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Epidemiology

United States statistics

Based upon the data of 22 large autopsy series, the prevalence of primary cardiac tumors is approximately 0.02% (200 tumors per million autopsies). About 75% of primary tumors are benign, and 50% of benign tumors are myxomas, resulting in 75 cases of myxoma per million autopsies.

International statistics

Surgical incidence in the Republic of Ireland from 1977-1991 was 0.50 atrial myxomas per million population per year.

Sex- and age-related demographics

Approximately 75% of sporadic myxomas occur in females. In a series of 66 cardiac myxomas, the female-to-male ratio was 2.7:1.[10]  However, female sex predominance is less pronounced in familial atrial myxomas. In a retrospective analysis of 367 patients, there were 28 cases of right atrial myxoma, of which 16 were males and 12 were females.[11]

Myxomas have been reported in patients aged 3-83 years. The mean age for sporadic cases is 56 years; whereas it is 25 years for familial cases. In a retrospective review of 171 patients from India, the mean age of presentation was 37.1 years. Most of these patients were symptomatic; dyspnea was the most common symptom.[12]

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Prognosis

Mortality/morbidity

Sudden death may occur in 15% patients with atrial myxoma. Death is typically caused by coronary or systemic embolization or by obstruction of blood flow at the mitral or tricuspid valve.

Morbidity is related to symptoms produced by tumor embolism, heart failure, mechanical valvular obstruction, and various constitutional symptoms.

In a single-center study of 62 patients with cardiac myxoma, actuarial survival was 96.8 ± 1.8% at 10 years. Most patients were asymptomatic following the surgery, without recurrence. Recurrence occurred only in 2 familial cases of left atrial myxoma. Freedom from reoperation was 98.4 ± 1.3% at 5 years and 96.8 ± 1.8% at 10 years.[13]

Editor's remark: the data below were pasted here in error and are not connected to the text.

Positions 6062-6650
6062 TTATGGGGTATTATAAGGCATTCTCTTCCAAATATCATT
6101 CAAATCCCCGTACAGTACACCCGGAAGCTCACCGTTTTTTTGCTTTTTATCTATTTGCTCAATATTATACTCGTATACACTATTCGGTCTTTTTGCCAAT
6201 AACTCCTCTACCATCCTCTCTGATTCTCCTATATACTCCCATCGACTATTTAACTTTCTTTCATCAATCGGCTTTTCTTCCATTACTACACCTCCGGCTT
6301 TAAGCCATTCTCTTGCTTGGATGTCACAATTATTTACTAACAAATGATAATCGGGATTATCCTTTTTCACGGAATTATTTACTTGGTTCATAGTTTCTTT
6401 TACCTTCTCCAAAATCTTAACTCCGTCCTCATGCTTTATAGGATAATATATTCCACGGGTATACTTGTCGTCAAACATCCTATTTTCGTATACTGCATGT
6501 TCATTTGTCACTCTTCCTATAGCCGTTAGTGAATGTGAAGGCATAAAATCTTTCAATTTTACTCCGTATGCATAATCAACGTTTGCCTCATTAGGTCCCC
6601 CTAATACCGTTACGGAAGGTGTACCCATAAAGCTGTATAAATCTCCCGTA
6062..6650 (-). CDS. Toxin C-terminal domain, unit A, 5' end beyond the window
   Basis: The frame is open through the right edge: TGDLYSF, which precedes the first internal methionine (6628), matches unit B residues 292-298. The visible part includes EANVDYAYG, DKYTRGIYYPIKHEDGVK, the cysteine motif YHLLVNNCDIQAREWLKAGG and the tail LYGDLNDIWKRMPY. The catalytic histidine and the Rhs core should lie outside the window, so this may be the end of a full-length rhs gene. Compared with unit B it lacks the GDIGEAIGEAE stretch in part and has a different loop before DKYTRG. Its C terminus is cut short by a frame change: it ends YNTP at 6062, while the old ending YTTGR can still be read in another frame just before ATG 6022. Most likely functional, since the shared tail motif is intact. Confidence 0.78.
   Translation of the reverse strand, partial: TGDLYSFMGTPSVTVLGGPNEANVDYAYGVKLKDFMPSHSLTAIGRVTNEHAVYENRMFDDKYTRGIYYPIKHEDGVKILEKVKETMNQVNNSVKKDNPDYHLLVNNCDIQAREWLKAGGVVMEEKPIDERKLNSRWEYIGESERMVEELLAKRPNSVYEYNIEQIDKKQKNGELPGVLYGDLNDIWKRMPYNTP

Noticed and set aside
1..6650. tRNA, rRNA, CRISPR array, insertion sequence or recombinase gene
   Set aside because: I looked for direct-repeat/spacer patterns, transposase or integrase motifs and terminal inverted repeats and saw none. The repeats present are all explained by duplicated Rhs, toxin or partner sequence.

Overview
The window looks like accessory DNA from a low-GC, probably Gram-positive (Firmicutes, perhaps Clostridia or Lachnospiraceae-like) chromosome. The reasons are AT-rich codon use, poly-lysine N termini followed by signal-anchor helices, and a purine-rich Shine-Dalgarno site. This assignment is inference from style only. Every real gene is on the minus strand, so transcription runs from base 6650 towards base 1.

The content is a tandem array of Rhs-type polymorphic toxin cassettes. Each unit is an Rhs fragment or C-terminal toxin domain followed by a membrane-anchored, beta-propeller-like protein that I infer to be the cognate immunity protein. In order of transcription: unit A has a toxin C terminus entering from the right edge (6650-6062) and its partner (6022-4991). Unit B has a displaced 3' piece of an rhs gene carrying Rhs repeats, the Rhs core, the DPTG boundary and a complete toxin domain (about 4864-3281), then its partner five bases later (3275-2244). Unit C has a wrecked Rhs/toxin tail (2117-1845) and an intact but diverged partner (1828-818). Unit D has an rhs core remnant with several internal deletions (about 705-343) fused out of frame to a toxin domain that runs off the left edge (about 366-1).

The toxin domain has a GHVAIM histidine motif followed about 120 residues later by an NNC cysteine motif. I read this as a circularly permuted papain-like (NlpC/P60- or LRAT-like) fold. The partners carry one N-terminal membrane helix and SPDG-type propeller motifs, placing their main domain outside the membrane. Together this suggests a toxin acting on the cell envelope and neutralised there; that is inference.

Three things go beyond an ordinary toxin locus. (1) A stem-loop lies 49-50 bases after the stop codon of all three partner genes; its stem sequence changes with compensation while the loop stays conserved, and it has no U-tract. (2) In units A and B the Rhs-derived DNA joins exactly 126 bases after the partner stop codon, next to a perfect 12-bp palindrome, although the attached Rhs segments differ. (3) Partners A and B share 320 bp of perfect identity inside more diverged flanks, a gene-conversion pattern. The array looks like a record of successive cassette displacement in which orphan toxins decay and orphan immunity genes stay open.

Complications

Complications of atrial myxoma include the following:

  • Congestive heart failure
  • Sudden death
  • Cardiac arrhythmias
  • Infection
  • Embolization
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Contributor Information and Disclosures
Author

Gyanendra K Sharma, MD, FACC, FASE Professor, Department of Medicine, Section of Cardiology, Medical College of Georgia, Georgia Regents University

Gyanendra K Sharma, MD, FACC, FASE is a member of the following medical societies: American College of Cardiology, American Heart Association, American Society of Echocardiography, Society for Cardiovascular Magnetic Resonance, Society of Cardiovascular Computed Tomography

Disclosure: Nothing to disclose.

Specialty Editor Board

Francisco Talavera, PharmD, PhD Adjunct Assistant Professor, University of Nebraska Medical Center College of Pharmacy; Editor-in-Chief, Medscape Drug Reference

Disclosure: Received salary from Medscape for employment. for: Medscape.

Steven J Compton, MD, FACC, FACP, FHRS Director of Cardiac Electrophysiology, Alaska Heart Institute, Providence and Alaska Regional Hospitals

Steven J Compton, MD, FACC, FACP, FHRS is a member of the following medical societies: American College of Physicians, American Heart Association, American Medical Association, Heart Rhythm Society, Alaska State Medical Association, American College of Cardiology

Disclosure: Nothing to disclose.

Chief Editor

Park W Willis IV, MD Sarah Graham Distinguished Professor of Medicine and Pediatrics, University of North Carolina at Chapel Hill School of Medicine

Park W Willis IV, MD is a member of the following medical societies: American Society of Echocardiography

Disclosure: Nothing to disclose.